State Senate hopeful says write-in rival made inappropriate remarks

  • Chelsea Kline, Democratic candidate for State Senate, drops off nominations papers in Hatfield. GAZETTE file PHOTO

For the Recorder
Published: 5/27/2018 11:33:23 PM

NORTHAMPTON — State Senate candidate Chelsea Kline has called out one of her write-in rivals for inappropriate comments and touching during a state Democratic Party recently.

Kline initially made the allegation in a Facebook post without identifying the perpetrator, but on Thursday she said it was David Murphy.

Murphy said he and Kline spoke over the phone on Thursday afternoon and he apologized to her for doing or saying anything that offended her, and that it was not his intention.

“We had a very nice conversation and she accepted my apology,” he said. “We’ve pledged to work together to make sure that people are aware of these kinds of situations. Everyone deserves to be treated respectfully.”

Kline said people in power need to lead by example.

“It was a very positive and productive conversation,” Kline said. “He acknowledged that he made a mistake and didn’t mean to make me uncomfortable. I invited him to pledge to change his behavior and also to call out this behavior whenever he sees it, to really be an ally.”

Kline, the Northampton Democrat who is the only candidate on the ballot for the Hampshire, Franklin and Worcester Senate seat this fall, first made the accusations in a Facebook post last Monday.

She wrote in the post that at a May 20 political event, one of her male challengers told her she looked “stunning” and “even more beautiful” than photos in articles about her candidacy. She went on to say that the opponent “didn’t know a thing” about her or her candidacy.

“These things happen to women all the time, but I’ll admit I was pretty shocked to get it from an opponent,” she wrote. “Unfortunately, this is one experience that’s far too common.”

In an interview with the Bill Newman Show on WHMP Thursday morning, Kline identified Murphy for the first time. She said she did not name him originally because the issue is not about Murphy as an individual. Rather, she said, she posted about it because it is a “pervasive problem” and “systemic issue” that shows the barriers women face in running for office.

On the Newman show, Kline said that at the event, Murphy rubbed her arm, back and shoulder and “felt very entitled” to invade her personal space. She said he did not want to talk about the issues, focusing instead on her appearance and charm.

“This behavior happens all the time. I can’t tell you how often I have to deal with this,” Kline said on the show. “And this behavior permeates politics.”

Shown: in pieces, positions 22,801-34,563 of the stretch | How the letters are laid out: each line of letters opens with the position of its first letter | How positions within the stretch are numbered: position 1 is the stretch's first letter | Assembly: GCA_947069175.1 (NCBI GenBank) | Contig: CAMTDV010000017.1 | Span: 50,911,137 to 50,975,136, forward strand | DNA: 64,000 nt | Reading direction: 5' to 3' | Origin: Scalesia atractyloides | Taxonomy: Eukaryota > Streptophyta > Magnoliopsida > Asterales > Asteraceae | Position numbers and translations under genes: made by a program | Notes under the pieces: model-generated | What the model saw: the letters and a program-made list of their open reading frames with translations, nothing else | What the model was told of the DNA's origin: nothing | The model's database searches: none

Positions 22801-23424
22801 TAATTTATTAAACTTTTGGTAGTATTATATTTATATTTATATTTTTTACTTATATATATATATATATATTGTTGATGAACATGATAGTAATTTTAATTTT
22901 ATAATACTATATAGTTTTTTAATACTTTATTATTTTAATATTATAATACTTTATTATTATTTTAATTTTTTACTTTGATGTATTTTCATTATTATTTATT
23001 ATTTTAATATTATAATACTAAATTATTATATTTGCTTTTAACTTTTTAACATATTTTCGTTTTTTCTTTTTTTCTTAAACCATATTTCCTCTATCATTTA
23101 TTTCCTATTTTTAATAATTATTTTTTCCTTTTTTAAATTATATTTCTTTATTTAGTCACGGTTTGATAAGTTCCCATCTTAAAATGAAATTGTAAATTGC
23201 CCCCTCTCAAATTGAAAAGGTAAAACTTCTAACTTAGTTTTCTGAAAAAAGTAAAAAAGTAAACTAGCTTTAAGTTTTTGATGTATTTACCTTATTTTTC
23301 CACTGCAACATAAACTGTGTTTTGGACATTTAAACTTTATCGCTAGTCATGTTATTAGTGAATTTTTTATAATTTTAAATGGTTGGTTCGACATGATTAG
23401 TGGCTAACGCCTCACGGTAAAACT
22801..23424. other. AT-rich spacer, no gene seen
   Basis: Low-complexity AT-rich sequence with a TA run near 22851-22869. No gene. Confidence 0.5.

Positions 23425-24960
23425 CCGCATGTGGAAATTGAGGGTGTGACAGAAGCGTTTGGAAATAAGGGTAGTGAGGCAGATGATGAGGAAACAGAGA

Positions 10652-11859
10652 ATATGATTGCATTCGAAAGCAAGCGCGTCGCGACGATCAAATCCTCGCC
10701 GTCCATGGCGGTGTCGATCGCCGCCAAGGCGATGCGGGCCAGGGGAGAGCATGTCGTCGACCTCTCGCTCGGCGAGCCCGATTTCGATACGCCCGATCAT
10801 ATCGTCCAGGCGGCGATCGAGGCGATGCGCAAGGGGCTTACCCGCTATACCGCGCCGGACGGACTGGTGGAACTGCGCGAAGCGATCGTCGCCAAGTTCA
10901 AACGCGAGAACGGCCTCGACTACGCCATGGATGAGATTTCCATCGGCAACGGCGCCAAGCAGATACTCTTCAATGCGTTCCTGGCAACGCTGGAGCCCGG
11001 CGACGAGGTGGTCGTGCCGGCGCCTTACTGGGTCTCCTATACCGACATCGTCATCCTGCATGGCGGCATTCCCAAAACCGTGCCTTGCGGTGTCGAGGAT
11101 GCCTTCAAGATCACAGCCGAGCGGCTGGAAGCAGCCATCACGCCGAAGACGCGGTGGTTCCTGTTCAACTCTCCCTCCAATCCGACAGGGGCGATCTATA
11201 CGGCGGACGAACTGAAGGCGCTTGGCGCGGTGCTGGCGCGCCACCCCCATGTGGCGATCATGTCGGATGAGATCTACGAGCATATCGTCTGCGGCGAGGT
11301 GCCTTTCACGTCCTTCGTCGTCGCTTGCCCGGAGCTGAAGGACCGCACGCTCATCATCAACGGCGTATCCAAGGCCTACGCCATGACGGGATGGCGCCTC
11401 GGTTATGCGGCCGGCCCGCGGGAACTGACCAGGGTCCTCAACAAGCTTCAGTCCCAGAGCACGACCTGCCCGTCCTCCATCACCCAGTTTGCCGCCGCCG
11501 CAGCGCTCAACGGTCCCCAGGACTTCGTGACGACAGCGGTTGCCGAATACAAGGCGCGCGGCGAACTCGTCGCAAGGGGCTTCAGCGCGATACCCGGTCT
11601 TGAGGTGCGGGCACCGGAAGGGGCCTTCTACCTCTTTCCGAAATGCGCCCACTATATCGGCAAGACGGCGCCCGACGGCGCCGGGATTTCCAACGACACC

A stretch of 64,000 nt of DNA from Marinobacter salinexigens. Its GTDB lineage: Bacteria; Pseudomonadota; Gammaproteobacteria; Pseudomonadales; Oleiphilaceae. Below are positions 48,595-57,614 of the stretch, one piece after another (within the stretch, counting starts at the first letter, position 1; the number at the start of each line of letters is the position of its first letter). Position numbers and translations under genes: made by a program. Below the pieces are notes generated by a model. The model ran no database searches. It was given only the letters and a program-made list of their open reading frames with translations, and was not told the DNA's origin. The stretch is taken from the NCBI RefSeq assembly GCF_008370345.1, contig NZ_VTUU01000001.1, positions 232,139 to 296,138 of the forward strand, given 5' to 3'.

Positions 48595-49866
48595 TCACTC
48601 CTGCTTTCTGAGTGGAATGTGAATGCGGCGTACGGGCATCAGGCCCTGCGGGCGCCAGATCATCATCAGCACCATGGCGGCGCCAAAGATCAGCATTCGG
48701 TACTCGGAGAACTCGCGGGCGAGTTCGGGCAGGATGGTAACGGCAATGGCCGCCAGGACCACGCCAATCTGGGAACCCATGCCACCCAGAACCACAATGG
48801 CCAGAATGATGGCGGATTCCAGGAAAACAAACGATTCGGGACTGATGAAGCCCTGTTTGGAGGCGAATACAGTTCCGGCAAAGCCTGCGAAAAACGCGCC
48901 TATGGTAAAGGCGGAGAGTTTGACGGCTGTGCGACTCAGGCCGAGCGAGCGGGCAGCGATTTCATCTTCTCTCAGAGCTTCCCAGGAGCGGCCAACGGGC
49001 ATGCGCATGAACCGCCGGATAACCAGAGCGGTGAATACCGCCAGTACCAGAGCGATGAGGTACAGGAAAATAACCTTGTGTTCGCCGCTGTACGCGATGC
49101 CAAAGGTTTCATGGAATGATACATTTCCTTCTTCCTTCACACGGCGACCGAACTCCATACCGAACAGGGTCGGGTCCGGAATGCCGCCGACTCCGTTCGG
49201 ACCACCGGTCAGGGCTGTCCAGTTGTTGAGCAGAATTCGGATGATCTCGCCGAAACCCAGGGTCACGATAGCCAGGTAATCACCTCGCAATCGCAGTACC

On Thursday, Kline said she felt “shocked and angry” after the interaction with Murphy at the Democrat of the Year cocktail party honoring Rep. John Scibak, D-South Hadley, on Sunday. She said she made the public Facebook post because focusing on women’s appearances instead of their work is found not just in politics on Beacon Hill but in all facets of life.

“This is everywhere,” Kline said. “The more that we can name it, call it out, the more we can change the culture to be respectful to all people.”

Murphy, a Newton lawyer who worked as general counsel in the state Senate for five years, said he feels the people he worked with in the Statehouse are “honorable, noble people with the best interests of their constituents at heart.” But he acknowledged there are issues with gender equity in the broader society.

“We live in a society where there are inequities. I’ve spent my career trying to fight against those inequities,” Murphy said Thursday. “Do I think women are underrepresented in politics? Absolutely. And I think it’s important that everyone is represented.”

Kline said she made the post in order to “call out” the behavior that made her uncomfortable, move past it and get back to focusing on the issues and tenets of her campaign. She said she had not meant to cast aspersions on other candidates, considering it to be a broader issue than the specific person and specific comments.

There are four other write-in candidates for the Democratic nomination for the seat left vacant after the resignation of Sen. Stan Rosenberg, its longtime representative.

Northampton City Council President Ryan O’Donnell, Central Hampshire Veterans’ Services Director Steven Connor of Northampton and Northampton resident Jo Comerford, a campaign director for the progressive advocacy organization, David Morin of Amherst are the other candidates.


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